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  • (peaceful music)

  • - Hello everyone, and welcome back to English with Lucy.

  • Today I have a spoken English class for you.

  • I have got eight tips that will help you

  • to master spoken English.

  • If you apply these tips to your everyday life,

  • you will really notice a difference,

  • and you will become more confident

  • and more comfortable speaking English.

  • My first tip is to get to know the parts

  • of your body that you use while speaking English.

  • This might sound a little odd, but trust me on this one.

  • If you don't understand which parts of

  • your face, tongue, and throat are used

  • when speaking English, then how will you ever

  • be able to correct your pronunciation mistakes?

  • Watch yourself in the mirror while speaking English

  • is a common tip that many teachers give.

  • However, I think you should go one step further than this.

  • You absolutely need to analyse what your

  • lips, tongue, throat, face in general is doing

  • when you speak English.

  • You need to find a close-up video, a zoomed in video

  • of a native speaker or a speaker that you admire

  • speaking in English.

  • You then need to record yourself up close,

  • preferably at the same distance speaking the same sentence.

  • Analyse the way your lips move in comparison to their lips.

  • Analyse how far they stick their tongue out

  • or maybe they push it right back in their mouth.

  • What are you doing with your tongue?

  • This started a big learning curve for me

  • when I was learning Spanish.

  • I started to really analyse Spanish speakers tongues,

  • they might have found this quite weird

  • when I was watching them speak,

  • looking at their tongue instead of their eyes,

  • but I realised that when, in English,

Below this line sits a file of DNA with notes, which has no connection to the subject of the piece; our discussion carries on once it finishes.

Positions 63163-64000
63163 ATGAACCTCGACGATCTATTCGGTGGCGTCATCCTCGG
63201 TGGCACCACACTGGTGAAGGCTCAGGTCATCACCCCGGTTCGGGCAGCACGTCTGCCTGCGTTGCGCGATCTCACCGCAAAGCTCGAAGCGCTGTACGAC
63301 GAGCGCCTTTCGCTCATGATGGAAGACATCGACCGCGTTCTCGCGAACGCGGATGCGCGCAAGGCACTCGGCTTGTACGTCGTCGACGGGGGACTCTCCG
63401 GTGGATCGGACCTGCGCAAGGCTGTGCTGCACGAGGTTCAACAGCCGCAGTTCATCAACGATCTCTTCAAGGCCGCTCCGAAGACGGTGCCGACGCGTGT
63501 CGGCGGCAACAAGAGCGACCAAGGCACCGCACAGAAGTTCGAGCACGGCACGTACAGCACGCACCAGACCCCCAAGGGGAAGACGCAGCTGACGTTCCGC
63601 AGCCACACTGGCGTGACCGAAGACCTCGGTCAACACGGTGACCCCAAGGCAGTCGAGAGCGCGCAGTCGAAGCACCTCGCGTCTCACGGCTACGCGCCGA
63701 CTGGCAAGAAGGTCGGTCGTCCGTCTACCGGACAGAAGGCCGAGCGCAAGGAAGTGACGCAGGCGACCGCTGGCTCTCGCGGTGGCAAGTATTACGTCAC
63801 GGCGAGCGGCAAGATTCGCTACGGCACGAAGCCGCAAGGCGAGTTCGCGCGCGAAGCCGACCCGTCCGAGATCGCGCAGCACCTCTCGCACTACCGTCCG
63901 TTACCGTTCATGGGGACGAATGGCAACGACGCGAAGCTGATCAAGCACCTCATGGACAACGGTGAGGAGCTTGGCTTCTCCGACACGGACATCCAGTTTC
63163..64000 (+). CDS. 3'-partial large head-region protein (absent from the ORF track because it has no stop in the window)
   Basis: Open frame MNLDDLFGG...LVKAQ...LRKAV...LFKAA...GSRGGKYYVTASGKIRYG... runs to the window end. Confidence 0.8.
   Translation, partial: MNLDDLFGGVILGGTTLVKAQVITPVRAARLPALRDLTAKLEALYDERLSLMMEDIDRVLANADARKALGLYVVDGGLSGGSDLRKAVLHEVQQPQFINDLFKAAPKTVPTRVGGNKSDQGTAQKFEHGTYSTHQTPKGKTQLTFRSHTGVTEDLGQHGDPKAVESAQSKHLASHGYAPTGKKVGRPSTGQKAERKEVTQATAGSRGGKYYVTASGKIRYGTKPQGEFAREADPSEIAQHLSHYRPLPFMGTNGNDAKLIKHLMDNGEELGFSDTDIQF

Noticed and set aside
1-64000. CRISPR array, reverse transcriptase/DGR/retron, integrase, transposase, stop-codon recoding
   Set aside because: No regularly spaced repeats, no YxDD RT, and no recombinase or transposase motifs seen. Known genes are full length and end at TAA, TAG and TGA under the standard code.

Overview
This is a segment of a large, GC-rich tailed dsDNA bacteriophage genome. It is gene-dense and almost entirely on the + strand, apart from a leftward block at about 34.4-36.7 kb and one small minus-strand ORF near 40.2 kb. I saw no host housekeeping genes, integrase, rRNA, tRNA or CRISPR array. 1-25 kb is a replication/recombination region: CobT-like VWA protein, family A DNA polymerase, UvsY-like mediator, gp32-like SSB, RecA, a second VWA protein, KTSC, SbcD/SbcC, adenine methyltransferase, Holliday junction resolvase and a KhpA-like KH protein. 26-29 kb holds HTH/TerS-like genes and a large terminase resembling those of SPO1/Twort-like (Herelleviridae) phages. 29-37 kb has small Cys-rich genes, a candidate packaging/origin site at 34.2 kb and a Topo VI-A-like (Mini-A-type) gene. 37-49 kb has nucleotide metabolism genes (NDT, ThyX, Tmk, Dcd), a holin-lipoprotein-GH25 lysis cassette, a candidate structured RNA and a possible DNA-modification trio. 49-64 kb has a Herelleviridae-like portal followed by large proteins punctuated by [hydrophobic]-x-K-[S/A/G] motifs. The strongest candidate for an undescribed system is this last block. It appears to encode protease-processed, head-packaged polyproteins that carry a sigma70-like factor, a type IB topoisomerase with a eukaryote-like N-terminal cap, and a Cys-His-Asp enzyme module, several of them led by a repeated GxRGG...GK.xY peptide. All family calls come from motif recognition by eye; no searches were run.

• we say "duh" with the tongue inside of our mouths.

  • "Duh, duh" is quite a delicate sound.

  • The Spanish speakers in the area I was living in

  • would stick their tongue out a little bit more.

  • "Deh, deh" like that.

  • By listening alone, I would never have realised that.

  • But by watching and analysing, I managed to transform

  • my pronunciation, and you can do the same with English.

  • You should also analyse the voice quality,

  • how much voice do we allow to escape through our throats?

  • Compare it to yours as well.

  • If you are serious about improving your pronunciation

  • and your spoken English, then you do need

  • to be very critical about what you are speaking at present

  • and work towards correcting it.

  • Tip number two is to combine reading and listening,

  • thus improving your pronunciation.

  • Perhaps you will know by now that

  • a way a word is written in English

  • normally gives very little indication

  • as to how that word is pronounced in English.

  • In many languages across the world,

  • the way a word is written tells you and shows you

  • exactly how that word should be spoken.

  • This is not the case in English,

  • and it's part of the reason why

  • English pronunciation and English speaking

  • is so difficult for learners.

  • I have found a really good method that has

  • helped so many of my students.

  • Take a book that you have already read in English

  • or a book that you would like to read in English,

  • I have got a fair few recommendations

  • in the description box down below.

  • And read that book again, but here's the important part:

  • whilst listening to the audio book version on Audible.

  • If you listen to a word as you read it,

  • your brain will start making connections.

  • And the next time you hear that word,

  • you will know how it's spelled,

  • and the next time you read that word,

  • you'll know how it's pronounced.

  • It's such an effective method,

  • and the best part is you can get a free

  • audio book that's a 30 day free trial on Audible.

  • All you've got to do is click on the link

  • in the description box and sign up.

  • Then you can download one of my recommendations.

  • Give it a try, it really works.